Defining the Balanced Score Card

The Balanced Scorecard course is designed for managers and other professionals interested in improving their organizational goals.

In the early 1990’s Dr. Robert Kaplan and Dr. David Norton developed a new approach to strategic management which they named the ‘Balanced Scorecard’. The Balanced Scorecard approach provides a clear prescription as to what companies should measure in order to ‘balance’ the financial perspective in reaching their business goals.

The Balanced Scorecard is a management system as well as a measurement system that enables organizations to clarify their vision and strategy and translate them into action. It provides feedback around both the internal business processes and external outcomes in order to continuously improve strategic performance and results. When fully deployed, the balanced scorecard transforms strategic planning from an academic exercise into the nerve center of an enterprise.

Kaplan and Norton describe the innovation of the Balanced Scorecard as follows:

“The balanced scorecard retains traditional financial measures. But financial measures tell the story of past events, an adequate story for industrial age companies for which investments in long-term capabilities and customer relationships were not critical for success. These financial measures are inadequate, however, for guiding and evaluating the journey that information age companies must make to create future value through investment in customers, suppliers, employees, processes, technology, and innovation.”

Measuring Your Company – Outcome Metrics

Since you can’t improve what you can’t measure, your business needs to develop metrics based on the priorities of the strategic plan. This will provide the key business drivers and criteria for metrics. After the metrics have been created, you can design processes to collect information relevant to these metrics and reduce it to numerical form for storage, display, and analysis. Once the data is available, your business managers can examine the outcomes of the processes and strategies and track the results to guide the company.

Management Determined by Facts

By measuring the results based on the metrics tailored to your business, your business managers can see their company more clearly and make wiser long-term decisions.

The Balanced Score Card provides four areas to consider when analyzing your company performance. The individuals learning the Balanced Scorecard approach will learn to develop metrics, collect data, and analyze it relative to each of these perspectives:

  • The Learning and Growth Perspective
  • The Business Process Perspective
  • The Customer Perspective
  • The Financial Perspective

The Balanced Score Card methodology builds on some key concepts of previous management ideas such as Total Quality Management (TQM), including customer-defined quality, continuous improvement, employee empowerment, and measurement-based management and feedback.

Learning and Growth Perspective

In a knowledge-worker organization, people are the main resource. In the current climate of rapid technological change, it is becoming necessary for knowledge workers to be in a continuous learning mode. Metrics can be used to guide managers in focusing training funds where they can help the most. In any case, learning and growth constitute the essential foundation for success of any knowledge-worker organization.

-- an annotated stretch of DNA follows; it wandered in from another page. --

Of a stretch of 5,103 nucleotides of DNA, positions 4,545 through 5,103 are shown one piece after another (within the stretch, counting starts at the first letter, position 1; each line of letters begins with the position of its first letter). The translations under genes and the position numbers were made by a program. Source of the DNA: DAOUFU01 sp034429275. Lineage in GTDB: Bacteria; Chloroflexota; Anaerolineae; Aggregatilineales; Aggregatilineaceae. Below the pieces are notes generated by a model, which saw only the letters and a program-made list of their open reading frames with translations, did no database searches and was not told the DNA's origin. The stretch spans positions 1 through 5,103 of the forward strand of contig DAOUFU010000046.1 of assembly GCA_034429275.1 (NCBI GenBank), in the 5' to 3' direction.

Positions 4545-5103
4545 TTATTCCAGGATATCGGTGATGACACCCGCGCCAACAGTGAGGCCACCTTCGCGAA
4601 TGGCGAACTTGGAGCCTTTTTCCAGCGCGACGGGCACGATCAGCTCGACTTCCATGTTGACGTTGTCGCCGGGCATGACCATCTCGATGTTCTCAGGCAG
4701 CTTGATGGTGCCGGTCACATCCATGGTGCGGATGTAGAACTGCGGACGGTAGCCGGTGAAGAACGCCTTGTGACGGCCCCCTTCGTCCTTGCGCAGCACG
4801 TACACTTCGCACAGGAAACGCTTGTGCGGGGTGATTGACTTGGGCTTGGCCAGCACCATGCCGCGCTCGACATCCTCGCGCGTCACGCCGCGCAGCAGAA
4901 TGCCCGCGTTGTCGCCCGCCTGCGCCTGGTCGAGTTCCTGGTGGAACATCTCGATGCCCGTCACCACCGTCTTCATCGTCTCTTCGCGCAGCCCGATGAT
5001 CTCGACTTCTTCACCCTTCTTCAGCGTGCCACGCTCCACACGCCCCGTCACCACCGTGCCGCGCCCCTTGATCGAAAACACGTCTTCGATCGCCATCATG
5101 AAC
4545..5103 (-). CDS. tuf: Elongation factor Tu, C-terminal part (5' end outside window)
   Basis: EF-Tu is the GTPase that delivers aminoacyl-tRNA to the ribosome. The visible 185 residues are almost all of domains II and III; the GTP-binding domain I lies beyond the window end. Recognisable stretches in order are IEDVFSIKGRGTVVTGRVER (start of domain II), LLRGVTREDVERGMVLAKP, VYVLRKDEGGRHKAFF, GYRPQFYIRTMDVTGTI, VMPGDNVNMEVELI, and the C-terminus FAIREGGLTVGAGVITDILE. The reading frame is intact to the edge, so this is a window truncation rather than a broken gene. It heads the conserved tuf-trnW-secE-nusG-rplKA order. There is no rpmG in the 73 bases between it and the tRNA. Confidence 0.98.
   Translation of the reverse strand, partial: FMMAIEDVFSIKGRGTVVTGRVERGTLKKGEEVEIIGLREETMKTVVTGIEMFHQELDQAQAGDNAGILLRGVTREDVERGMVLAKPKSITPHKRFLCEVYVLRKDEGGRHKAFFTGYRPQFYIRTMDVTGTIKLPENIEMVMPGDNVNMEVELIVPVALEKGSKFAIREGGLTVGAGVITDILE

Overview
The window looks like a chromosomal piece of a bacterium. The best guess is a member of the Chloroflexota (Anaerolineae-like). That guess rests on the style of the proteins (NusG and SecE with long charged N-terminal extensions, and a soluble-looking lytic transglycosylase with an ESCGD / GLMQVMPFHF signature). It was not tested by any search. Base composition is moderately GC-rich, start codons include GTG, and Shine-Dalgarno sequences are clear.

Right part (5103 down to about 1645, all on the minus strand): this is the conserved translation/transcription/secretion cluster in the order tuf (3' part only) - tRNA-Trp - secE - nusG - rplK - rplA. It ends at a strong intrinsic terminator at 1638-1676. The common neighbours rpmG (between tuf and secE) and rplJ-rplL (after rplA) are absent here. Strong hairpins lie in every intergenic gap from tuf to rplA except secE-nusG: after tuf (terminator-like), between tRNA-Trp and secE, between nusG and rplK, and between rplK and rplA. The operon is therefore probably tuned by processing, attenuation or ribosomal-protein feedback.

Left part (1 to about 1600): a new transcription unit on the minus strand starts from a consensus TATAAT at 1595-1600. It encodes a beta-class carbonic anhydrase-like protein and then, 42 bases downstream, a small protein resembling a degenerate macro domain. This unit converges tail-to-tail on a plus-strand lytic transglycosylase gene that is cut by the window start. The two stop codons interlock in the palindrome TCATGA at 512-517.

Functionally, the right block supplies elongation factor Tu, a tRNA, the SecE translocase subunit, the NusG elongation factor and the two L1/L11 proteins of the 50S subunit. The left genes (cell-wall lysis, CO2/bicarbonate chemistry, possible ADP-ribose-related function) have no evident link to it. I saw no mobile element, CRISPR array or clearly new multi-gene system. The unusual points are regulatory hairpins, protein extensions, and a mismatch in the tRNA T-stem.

Kaplan and Norton emphasize that ‘learning’ is more than ‘training’; it includes organizational resources like mentors and tutors within the organization, and relies on communication among workers that allows them to readily get help on a problem when it is needed. It also includes technological tools.

Business Process Perspective

This perspective refers to internal business processes. Managers applying metrics to the business process can determine how well their business is running, and whether its products and services fulfill customer requirements. These metrics have to be developed in consultation by those within the organization who know these processes most intimately.

Balanced Scorecard is used to identify two kinds of business processes may: a) mission-oriented processes, and b) support processes.

Customer Perspective

Recent management philosophy has shown an increasing realization of the importance of customer focus and customer satisfaction in any business. If customers are not satisfied, they will eventually find other suppliers that will meet their needs. Poor performance from this perspective can be a leading indicator of future decline, even though the current financial picture may look good.

Customer satisfaction should consider the types of customers, and the ways your business provides products or services for those customers.

Financial Perspective

The Balanced Scorecard approach includes considering financial data along with the preceding perspectives. Timely and accurate funding data will always be a priority, and managers will do whatever necessary to provide it. In fact, often there is more than enough handling and processing of financial data. With the implementation of a corporate database, it is hoped that more of the processing can be centralized and automated. But the point is that the current emphasis on financials leads to the “unbalanced” situation with regard to other perspectives.

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